Independents

Scholarship limits by sport

The NCAA imposes limits on the total financial aid each Division II member may award in each sport that the school sponsors. All Division II sports are classified as "equivalency" sports, meaning that the NCAA restricts the total financial aid that a school can offer in a given sport to the equivalent of a set number of full scholarships.[20] This differs from Division I, in which some sports are "head-count" sports in which the NCAA limits the total number of individuals who can receive athletic aid. In another practice that differs from Division I, Division II members are limited to a combined total of 60 scholarship equivalents for men's sports apart from football and basketball.[21]

Scholarship limits in bold are identical to those for Division I members in the same sport for the same sex. Most, but not all, of these sports have a single championship open to schools from all divisions (for example bowling and rifle), or a combined Division I/II national championship and a separate Division III championship (as in women's ice hockey and men's volleyball). Examples of sports with identical scholarship numbers in the two divisions, but separate national championships for each, include men's cross-country and women's rowing.

In sports that conduct "National Collegiate" championships open to schools from multiple divisions, Division II schools are allowed to award the same number of scholarships as Division I members.[22] If the Division I scholarship limit is higher than the Division II limit, the D-II member must annually file a declaration of intent to compete under Division I rules with the NCAA prior to June 1.[23]

Additionally, if the NCAA sponsors a Division I championship but not a Division II championship in a given sport, D-II members are allowed to compete in the D-I championship,[24] and are also allowed to operate under D-I scholarship limits.[25] An example of this situation can be seen in men's ice hockey, which has not had a Division II championship in the 21st century. Several schools in the Northeast-10 Conference, plus independent Post University (which has a scheduling agreement with that league), compete under Division II scholarship limits; other Division II schools with programs in that sport choose to play as Division I programs under the higher Division I scholarship limits.

Rifle is classified by the NCAA as a men's sport, but allows competitors of both sexes.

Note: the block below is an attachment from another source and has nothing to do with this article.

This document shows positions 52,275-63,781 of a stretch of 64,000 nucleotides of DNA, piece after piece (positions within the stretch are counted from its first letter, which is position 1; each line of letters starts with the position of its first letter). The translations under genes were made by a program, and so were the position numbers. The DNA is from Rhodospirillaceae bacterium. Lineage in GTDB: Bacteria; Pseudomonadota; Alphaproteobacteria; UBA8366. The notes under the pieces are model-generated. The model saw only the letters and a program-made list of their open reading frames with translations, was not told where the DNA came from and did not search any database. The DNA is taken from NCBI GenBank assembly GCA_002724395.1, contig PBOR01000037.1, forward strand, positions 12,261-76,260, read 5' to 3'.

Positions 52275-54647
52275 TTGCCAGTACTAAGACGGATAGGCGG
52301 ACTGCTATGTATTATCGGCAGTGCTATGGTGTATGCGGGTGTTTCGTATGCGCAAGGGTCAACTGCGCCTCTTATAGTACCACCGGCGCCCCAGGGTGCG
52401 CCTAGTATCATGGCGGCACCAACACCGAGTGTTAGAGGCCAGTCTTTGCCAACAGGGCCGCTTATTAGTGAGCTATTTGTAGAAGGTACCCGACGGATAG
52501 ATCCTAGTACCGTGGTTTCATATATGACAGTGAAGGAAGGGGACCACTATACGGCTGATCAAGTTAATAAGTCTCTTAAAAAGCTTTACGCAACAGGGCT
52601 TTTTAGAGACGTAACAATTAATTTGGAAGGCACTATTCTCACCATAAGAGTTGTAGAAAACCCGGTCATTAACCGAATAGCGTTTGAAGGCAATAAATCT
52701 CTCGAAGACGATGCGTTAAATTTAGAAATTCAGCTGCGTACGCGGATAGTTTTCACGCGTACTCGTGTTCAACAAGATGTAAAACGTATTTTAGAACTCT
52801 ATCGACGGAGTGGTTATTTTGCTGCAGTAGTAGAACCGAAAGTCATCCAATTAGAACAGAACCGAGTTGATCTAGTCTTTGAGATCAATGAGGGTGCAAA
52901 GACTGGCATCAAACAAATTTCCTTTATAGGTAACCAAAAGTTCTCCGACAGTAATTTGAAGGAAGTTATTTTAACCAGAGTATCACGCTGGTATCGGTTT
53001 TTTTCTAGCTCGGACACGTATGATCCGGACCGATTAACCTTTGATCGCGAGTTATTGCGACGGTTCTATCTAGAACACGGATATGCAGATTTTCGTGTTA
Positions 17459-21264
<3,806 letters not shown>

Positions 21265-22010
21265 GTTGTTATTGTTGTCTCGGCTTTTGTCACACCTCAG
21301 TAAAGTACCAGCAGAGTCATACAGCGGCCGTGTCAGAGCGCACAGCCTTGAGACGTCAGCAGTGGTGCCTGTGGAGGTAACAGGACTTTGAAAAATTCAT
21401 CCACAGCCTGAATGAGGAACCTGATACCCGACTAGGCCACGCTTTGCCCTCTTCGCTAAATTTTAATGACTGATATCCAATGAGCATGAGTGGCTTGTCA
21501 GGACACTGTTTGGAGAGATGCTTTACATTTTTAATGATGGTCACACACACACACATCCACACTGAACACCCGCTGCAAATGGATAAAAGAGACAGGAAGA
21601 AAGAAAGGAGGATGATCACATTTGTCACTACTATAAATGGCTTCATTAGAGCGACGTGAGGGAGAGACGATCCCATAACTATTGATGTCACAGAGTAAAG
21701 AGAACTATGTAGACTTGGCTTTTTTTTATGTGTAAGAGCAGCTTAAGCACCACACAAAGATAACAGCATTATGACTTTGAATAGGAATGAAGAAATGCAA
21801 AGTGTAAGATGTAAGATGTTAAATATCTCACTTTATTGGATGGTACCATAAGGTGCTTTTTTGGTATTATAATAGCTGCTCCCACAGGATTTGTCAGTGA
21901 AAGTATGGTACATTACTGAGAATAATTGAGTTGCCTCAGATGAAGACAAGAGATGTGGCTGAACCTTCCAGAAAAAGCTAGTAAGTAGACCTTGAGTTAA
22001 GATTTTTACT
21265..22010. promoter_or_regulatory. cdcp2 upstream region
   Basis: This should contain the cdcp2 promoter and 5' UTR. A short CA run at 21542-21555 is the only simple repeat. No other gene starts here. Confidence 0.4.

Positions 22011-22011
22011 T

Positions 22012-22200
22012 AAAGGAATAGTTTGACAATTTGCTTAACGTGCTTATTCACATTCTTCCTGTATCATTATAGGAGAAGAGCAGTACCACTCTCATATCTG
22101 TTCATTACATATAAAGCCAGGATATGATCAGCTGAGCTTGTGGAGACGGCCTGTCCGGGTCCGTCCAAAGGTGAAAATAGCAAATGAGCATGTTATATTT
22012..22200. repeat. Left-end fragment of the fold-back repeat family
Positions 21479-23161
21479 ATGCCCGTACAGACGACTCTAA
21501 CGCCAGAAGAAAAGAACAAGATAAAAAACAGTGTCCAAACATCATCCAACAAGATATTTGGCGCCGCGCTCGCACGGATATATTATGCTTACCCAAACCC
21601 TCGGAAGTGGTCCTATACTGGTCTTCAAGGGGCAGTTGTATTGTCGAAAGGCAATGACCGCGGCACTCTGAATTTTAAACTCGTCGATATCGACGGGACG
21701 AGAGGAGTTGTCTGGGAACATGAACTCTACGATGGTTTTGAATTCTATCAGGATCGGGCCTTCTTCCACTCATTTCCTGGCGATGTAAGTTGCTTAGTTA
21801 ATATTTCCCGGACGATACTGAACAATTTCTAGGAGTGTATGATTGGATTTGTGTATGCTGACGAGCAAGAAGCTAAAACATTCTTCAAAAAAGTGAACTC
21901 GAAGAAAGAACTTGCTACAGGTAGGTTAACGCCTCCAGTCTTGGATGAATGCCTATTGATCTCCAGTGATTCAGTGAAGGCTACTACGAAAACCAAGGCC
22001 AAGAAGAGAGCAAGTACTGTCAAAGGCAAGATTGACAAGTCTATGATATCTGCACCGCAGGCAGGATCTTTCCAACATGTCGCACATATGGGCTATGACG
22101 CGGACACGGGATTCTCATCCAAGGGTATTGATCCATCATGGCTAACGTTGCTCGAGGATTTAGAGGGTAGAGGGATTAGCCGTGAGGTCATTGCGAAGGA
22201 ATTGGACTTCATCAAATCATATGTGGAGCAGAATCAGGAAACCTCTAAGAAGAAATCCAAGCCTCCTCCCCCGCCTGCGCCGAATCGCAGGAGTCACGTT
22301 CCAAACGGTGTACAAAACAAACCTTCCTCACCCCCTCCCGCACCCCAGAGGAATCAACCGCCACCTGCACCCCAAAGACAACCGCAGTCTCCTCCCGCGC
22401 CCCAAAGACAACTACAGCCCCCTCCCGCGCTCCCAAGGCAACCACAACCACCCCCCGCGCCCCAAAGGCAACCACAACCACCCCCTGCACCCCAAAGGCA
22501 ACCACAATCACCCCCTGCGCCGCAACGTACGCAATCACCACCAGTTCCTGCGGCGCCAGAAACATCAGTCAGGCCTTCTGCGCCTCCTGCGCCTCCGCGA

Sport Men's Women's
Baseball
9.0
-
Basketball
10.0
10.0
Beach volleyball
-
5.0
Bowling
-
5.0
Cross-country/track & field
12.6[s 1]
12.6[s 2]
Equestrian
-
15.0
Fencing
4.5
4.5
Field hockey
-
6.3
Football
36.0
-
Golf
3.6
5.4
Gymnastics
5.4
6.0
Ice hockey
13.5
18.0
Lacrosse
10.8
9.9
Rifle
3.6
-
Rowing
-
20.0
Rugby
-
12.0
Skiing
6.3
6.3
Soccer
9.0
9.9
Softball
-
7.2
Swimming and diving
8.1
8.1
Tennis
4.5
6.0
Triathlon
-
5.0
Volleyball
4.5
8.0
Water polo
4.5
8.0
Wrestling
9.0
-
Notes
  1. ^ Schools that do not sponsor men's indoor or outdoor track, but do sponsor men's cross-country, are allowed 5.0 equivalents.[26]
  2. ^ Schools that do not sponsor women's indoor or outdoor track, but do sponsor women's cross-country, are allowed 6.0 equivalents.[26]

Interaction with other divisions

The NCAA does not strictly prevent its member institutions from playing outside of their own division, or indeed playing against schools that are not members of the NCAA, but it is discouraged in many sports.

NAIA

Many Division II schools frequently schedule matches against members of the National Association of Intercollegiate Athletics (NAIA), which consists of colleges and universities across the United States and Canada that promote competitive and character-based athletics that is controlled by its membership, as opposed to the NCAA that serves as a regulating body.

Division I

Division II schools also frequently schedule "money games", usually in football and men's basketball, against Division I schools.

In football, D-II teams once occasionally played games against schools that are now in Division I FBS, but this practice has ended because under current NCAA rules, FBS schools cannot use victories over schools below FCS level for establishing bowl eligibility. Today, D-II "money games" are exclusively against FCS schools, whose postseason eligibility is less seriously impacted by scheduling a D-II opponent. In basketball, where conference tournaments play a large role in determining postseason participants, D-I schools have less of a penalty for scheduling an occasional D-II opponent, resulting in more "money games".

In any event, the D-II school is almost invariably the visiting team, and is invited to play with knowledge that it will likely be defeated but will receive a substantial (at least by Division II standards) monetary reward which will help to finance much of the rest of the season and perhaps other sports as well. Such games are funded by Division I schools which can afford such games.